At first glance, these Technium Centres may seem nothing more than glorified Business Innovation Centres. But WDA spokesperson Shan Ekin-Wood explains: “What makes the Technium Centres different from Business Innovation Centres is that they will be linked to higher education institutions.” Apparently, each Technium centre or building will develop in partnership with the “established Centre of Excellence in research and teaching in Higher Education” in a particular key sector. The centre will focus on research and development in the same growth area and will be near to the higher education institution.
“The flagship Swansea Technium Centre, for example, has been developed in partnership with the University of Wales Swansea.” The centre itself is focused on semiconductor research and is connected by broad band access to the Departments of Electrical and Electronic Engineering and Computer Science the University of Wales Swansea, thus providing access to a wealth of relevant information.
Tenants at the centre get on-site business support suitable for high growth enterprises. In the case of the Swansea initiative, it is provided by the WDA and the local Business Connect. “An IT infrastructure of the highest standard” is also promised.
Mark Jones, Office Manager at the Swansea Technium Centre, added: “it is the high speed network connections to the University” which are the attractions of the Technium concept. “It offers good technological links and, obviously, good research links” for fledgling enterprises to develop growth.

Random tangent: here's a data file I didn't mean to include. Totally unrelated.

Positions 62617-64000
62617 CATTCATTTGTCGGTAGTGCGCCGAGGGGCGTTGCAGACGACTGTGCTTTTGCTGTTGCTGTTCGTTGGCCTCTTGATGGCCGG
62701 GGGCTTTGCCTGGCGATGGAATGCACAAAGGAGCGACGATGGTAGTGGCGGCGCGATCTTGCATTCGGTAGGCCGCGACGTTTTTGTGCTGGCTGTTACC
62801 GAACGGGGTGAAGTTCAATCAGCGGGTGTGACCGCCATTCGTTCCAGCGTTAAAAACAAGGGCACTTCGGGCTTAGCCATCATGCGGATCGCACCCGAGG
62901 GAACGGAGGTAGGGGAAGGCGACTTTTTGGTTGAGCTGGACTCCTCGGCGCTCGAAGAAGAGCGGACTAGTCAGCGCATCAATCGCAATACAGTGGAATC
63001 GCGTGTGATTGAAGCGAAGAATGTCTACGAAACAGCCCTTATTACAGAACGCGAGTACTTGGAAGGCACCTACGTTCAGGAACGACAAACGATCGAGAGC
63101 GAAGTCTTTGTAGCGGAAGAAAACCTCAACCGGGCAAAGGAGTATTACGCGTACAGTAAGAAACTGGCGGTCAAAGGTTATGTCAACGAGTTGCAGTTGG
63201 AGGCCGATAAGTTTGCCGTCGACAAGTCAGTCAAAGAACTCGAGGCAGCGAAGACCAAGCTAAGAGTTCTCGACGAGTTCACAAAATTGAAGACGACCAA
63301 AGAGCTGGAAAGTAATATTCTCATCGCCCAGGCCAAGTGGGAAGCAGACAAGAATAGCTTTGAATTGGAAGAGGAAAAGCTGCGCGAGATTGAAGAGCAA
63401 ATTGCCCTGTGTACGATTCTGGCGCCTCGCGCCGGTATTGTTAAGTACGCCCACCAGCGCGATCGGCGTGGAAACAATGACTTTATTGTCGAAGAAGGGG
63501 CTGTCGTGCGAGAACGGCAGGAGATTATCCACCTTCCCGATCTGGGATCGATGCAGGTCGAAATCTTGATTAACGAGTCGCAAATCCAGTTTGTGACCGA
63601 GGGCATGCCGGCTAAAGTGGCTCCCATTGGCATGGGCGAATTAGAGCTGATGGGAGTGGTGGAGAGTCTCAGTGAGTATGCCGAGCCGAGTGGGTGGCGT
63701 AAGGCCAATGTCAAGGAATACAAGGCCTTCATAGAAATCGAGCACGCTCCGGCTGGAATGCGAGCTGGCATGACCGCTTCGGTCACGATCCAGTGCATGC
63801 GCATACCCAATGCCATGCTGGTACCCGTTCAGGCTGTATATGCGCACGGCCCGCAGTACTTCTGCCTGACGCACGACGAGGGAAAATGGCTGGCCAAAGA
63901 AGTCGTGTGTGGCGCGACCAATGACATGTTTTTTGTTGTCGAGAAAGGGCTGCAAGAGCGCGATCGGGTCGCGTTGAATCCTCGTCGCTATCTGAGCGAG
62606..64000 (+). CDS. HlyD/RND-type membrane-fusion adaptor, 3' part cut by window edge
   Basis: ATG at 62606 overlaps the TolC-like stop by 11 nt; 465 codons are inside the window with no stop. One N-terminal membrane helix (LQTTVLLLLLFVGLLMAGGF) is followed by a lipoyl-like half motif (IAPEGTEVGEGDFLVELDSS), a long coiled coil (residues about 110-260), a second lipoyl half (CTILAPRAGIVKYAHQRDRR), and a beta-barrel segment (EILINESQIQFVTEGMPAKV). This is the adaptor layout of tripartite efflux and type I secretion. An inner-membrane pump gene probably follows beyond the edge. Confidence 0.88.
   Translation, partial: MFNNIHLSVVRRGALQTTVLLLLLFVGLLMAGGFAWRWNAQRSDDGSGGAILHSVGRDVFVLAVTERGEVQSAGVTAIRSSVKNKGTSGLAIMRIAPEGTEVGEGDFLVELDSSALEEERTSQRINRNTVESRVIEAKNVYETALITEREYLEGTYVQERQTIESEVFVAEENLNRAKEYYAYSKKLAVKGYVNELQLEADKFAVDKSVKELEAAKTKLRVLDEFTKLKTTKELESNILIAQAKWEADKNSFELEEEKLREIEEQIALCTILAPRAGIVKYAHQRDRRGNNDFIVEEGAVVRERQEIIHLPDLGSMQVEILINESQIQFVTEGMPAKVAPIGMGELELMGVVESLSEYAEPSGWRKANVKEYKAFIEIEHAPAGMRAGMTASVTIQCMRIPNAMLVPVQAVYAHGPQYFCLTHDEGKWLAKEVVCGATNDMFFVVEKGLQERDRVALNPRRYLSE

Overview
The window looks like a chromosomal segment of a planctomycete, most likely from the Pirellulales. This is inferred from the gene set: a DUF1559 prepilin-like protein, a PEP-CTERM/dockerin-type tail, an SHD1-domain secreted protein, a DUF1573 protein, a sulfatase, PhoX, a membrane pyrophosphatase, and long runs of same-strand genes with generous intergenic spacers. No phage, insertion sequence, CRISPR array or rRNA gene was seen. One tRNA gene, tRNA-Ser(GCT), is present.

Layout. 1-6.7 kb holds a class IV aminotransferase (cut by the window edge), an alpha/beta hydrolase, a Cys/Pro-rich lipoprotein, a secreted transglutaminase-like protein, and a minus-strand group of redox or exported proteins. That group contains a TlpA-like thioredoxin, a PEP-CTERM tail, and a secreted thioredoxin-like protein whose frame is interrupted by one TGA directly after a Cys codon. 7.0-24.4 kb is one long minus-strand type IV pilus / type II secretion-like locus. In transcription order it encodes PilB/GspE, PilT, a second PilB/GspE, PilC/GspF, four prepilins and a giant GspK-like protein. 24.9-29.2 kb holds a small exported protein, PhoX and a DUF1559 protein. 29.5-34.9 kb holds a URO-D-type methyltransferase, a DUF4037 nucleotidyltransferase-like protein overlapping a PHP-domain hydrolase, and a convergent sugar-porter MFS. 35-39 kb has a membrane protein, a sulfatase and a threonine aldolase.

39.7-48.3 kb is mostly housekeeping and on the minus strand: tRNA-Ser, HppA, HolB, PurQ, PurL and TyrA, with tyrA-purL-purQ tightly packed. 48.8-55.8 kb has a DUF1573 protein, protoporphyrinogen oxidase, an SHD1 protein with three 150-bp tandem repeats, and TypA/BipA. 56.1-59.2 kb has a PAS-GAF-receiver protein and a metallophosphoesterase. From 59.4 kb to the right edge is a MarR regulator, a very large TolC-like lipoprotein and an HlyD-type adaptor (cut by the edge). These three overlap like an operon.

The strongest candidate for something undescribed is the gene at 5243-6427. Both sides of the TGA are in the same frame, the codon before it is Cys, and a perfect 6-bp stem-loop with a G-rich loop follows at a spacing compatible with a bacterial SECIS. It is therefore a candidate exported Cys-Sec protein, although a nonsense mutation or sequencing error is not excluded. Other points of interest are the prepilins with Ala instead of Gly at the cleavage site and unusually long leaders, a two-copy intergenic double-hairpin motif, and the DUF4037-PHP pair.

The prime criterion to be selected to join the centre is to be a knowledge-driven company with “the potential for high-growth, ” Ekin-Wood pointed out. “Start-ups, existing small businesses, spin-outs from existing companies and multinationals looking to set up their own research and development departments, will have all the help there in the centre to ensure the business can develop.”
The flagship Swansea Technium Centre, launched earlier this year is the model for a roll-out of the concept across Wales. Other Technium Centres in the pipeline include a Bio-Technium at the National Botanic Gardens of Wales at Llanarthne, planned to be a leading centre for research in horticulture, botany and plant-based medical applications. An e:Technium at Cyber Bay in Pembroke Dock, an e:Media Technium at University of Wales Swansea, the Baglan Energy Park Technium and an Opto-Technium developed in conjunction with Bangor University at St. Asaph, where there is an established opto-electronics cluster, are all further initiatives planned.
For those who would like to find out more about the Technium concept, or who would like to find out about applying for space in future planned Technium Centres, contact Dr Steve Davis, chief executive at the Swansea Technium, on telephone number 01792-513112.
UPDATE: By 2010 six of the Techniums had been closiumed. The Welsh Assembly Government (WAG) came to the conclusion that these Techniums were not delivering, particularly because of poor occupancy rates. Indeed, Welsh Development Agency and later WAG officials privately referred to the Pembrokeshire Technium as the “Emptium” and the one in Llanelli as the “Desertium”. More info on the failure of these ‘Techniums’ and their eventual close-down here: Six of Wales’ Techniums are being scrapped – where did it all go wrong? – Wales Online.
The 4 Techniums that survived were eventually either taken over by private organisations or merged into university departments.